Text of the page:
Eye-popping entertainment

New gadgets enhance TV viewing experience


Each fall, DMA Electronics sees an upswing in DIRECTV subscriptions.

Many of the new subscribers are signing on just for NFL Sunday Ticket, said Mindy Newell of DMA.

But she doesn't receive many orders for new home theater systems, despite the advent of a host of new home entertainment hardware -- including digital video recorders and LCD televisions -- that can enhance the football fan's armchair quarterback experience.

In part, that's because DMA installs its systems -- wiring an entire house -- during construction, Newell said.

Once a home theater system is installed, homeowners wait for several years to upgrade, she said.

"More people want the best value so they don't have to come back. Every three to five years, they get new toys. They keep the best features and upgrade," she said.

DVRs, or digital video recorders, are one of the hottest items in home entertainment, said Tom Cotton of Bresnan Communications.

Similar to a TiVo, a DVR records a program as one watches it and allows viewers to rewind to previous moments in the program, while it still records. DVRs are essentially an 80- gigabyte computer hard drive, Cotton said.

Many of the district managers of Radio Shack are football fanatics, and they never have an unresolved argument over a play because they all have DVRs, said Ed McGuinness of Jackson's Office Supply and Radio Shack.

"The district guys get it and if anyone wants to argue a call you rewind it and play it back," he said.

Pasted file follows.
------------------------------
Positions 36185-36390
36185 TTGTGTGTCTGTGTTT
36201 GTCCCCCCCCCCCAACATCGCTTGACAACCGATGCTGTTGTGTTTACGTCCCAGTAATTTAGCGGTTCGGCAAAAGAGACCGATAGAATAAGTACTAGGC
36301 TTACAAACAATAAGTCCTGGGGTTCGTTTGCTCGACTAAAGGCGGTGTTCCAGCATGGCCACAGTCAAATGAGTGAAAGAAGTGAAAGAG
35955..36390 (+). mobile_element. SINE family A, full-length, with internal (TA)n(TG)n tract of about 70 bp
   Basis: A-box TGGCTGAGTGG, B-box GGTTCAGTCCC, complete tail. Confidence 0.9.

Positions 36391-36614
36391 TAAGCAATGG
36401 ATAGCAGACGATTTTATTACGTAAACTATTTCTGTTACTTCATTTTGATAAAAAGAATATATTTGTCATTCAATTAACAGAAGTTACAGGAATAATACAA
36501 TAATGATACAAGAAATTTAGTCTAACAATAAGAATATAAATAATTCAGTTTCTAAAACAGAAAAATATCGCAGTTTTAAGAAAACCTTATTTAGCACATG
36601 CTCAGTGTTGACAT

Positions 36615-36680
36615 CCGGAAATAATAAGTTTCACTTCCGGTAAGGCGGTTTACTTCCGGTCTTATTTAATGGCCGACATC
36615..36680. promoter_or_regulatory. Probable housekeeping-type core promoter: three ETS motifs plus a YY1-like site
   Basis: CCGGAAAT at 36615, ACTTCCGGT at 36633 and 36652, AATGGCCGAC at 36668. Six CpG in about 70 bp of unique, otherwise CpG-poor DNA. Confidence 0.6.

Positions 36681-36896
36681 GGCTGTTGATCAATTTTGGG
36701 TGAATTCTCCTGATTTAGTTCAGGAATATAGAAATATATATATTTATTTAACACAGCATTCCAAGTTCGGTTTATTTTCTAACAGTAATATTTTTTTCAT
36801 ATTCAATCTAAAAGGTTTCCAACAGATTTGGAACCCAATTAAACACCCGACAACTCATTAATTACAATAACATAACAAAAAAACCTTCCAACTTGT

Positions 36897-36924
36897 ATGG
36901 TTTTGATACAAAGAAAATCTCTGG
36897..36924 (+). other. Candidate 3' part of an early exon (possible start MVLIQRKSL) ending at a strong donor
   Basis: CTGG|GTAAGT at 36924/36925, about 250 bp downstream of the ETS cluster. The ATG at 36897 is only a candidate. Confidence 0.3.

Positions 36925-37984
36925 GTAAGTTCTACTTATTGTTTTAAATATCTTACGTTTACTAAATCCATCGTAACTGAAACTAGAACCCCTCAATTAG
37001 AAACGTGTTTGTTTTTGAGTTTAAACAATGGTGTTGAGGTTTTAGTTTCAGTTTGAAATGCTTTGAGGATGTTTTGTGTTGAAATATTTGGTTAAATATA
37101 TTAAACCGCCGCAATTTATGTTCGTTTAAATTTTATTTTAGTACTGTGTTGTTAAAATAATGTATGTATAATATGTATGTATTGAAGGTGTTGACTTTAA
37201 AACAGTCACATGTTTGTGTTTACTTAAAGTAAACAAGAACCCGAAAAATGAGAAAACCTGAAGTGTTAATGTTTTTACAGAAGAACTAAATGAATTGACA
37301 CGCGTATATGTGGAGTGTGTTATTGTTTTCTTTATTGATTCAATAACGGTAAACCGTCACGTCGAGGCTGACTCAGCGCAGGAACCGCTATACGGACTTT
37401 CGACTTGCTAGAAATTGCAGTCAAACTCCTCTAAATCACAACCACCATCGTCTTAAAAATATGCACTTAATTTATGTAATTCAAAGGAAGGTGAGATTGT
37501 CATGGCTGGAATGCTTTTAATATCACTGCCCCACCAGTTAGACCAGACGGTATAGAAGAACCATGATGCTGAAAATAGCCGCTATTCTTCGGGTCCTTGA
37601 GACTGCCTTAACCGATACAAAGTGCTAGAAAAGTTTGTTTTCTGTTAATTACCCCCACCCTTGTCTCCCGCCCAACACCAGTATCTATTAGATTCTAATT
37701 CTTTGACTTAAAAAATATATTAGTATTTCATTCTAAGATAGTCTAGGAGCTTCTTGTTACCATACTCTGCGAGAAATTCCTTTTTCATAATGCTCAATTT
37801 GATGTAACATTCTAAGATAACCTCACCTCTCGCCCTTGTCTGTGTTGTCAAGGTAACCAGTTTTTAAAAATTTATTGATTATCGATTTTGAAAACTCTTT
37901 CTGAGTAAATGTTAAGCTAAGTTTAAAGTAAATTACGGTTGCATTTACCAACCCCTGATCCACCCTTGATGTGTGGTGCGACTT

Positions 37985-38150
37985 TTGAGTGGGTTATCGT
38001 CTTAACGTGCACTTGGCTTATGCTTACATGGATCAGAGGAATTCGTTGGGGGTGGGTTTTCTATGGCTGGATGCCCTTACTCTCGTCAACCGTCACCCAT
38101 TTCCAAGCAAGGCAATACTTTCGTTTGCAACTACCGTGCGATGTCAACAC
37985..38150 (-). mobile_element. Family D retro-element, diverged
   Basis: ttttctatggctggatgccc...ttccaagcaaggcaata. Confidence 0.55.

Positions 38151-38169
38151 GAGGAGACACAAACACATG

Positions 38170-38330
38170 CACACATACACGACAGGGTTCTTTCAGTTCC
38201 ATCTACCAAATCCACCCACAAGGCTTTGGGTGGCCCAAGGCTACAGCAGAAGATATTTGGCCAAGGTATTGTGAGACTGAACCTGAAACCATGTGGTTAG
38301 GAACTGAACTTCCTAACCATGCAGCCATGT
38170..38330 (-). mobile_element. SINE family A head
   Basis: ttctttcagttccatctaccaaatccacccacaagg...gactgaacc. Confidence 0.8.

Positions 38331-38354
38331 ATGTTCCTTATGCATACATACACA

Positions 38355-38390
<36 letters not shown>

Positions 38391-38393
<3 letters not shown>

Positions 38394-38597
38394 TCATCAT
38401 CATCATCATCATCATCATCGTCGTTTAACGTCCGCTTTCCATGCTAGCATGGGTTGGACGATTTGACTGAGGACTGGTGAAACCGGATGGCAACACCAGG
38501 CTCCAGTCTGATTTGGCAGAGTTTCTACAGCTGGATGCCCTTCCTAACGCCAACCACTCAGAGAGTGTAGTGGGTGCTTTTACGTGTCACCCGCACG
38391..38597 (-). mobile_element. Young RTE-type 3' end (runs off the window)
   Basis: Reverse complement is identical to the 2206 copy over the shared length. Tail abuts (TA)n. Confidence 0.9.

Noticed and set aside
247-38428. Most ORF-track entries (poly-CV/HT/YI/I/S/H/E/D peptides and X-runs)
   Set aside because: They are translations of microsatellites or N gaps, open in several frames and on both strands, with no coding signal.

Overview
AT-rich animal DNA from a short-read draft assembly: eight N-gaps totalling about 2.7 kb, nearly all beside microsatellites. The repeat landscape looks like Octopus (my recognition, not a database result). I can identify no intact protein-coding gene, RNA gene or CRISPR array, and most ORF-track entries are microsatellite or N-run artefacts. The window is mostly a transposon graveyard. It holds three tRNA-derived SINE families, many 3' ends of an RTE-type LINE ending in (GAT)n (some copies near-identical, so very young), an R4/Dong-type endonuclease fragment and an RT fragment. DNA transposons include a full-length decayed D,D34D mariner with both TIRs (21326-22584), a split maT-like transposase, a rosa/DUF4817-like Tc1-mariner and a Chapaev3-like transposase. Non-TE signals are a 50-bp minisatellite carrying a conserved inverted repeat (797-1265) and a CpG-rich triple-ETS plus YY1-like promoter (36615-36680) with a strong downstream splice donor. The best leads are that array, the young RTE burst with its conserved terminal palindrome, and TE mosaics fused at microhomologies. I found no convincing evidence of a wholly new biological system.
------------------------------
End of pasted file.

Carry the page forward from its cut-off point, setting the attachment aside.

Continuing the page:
Viewers can fast-forward through the recorded program to catch up to real time.

Cotton said Bresnan currently has a few DVRs out in the field, but he expects home entertainment buffs to begin transitioning from VCRs as the price of DVRs comes down and the public becomes more aware of their existence.

Watching any sporting event on high definition televisions is an awesome experience, McGuinness said. A liquid-crystal display television sits on display in Radio Shack's show room, but it carries a $2,999 price tag. All the same, people have been asking questions about it, he said.

At Craig's elevation, LCD televisions work better than plasma televisions, McGuinness said. The gas in plasma televisions tends to make a humming noise at high altitude.

High-altitude plasma televisions are available, but the prices are extremely high, Newell said.

Still, both televisions provide high clarity images and sound.

"Is it the wave of the future? The picture quality is better, but most people can't see the difference," Cotton said.

But with a quality speaker system, the improvement in sound is obvious, McGuinness said.

He said many people head out of town to replace their home entertainment systems, then come to his store for upgrades in wires and speakers. Radio Shack's wireless speaker systems feature a receiver that transmits a signal to speakers with small antennas that can be positioned anywhere.

But with wired systems, the quality of the wires makes all the difference, McGuinness said.

Rob Gebhart can be reached at 824-7031 or rgebhart@craigdailypress.com.

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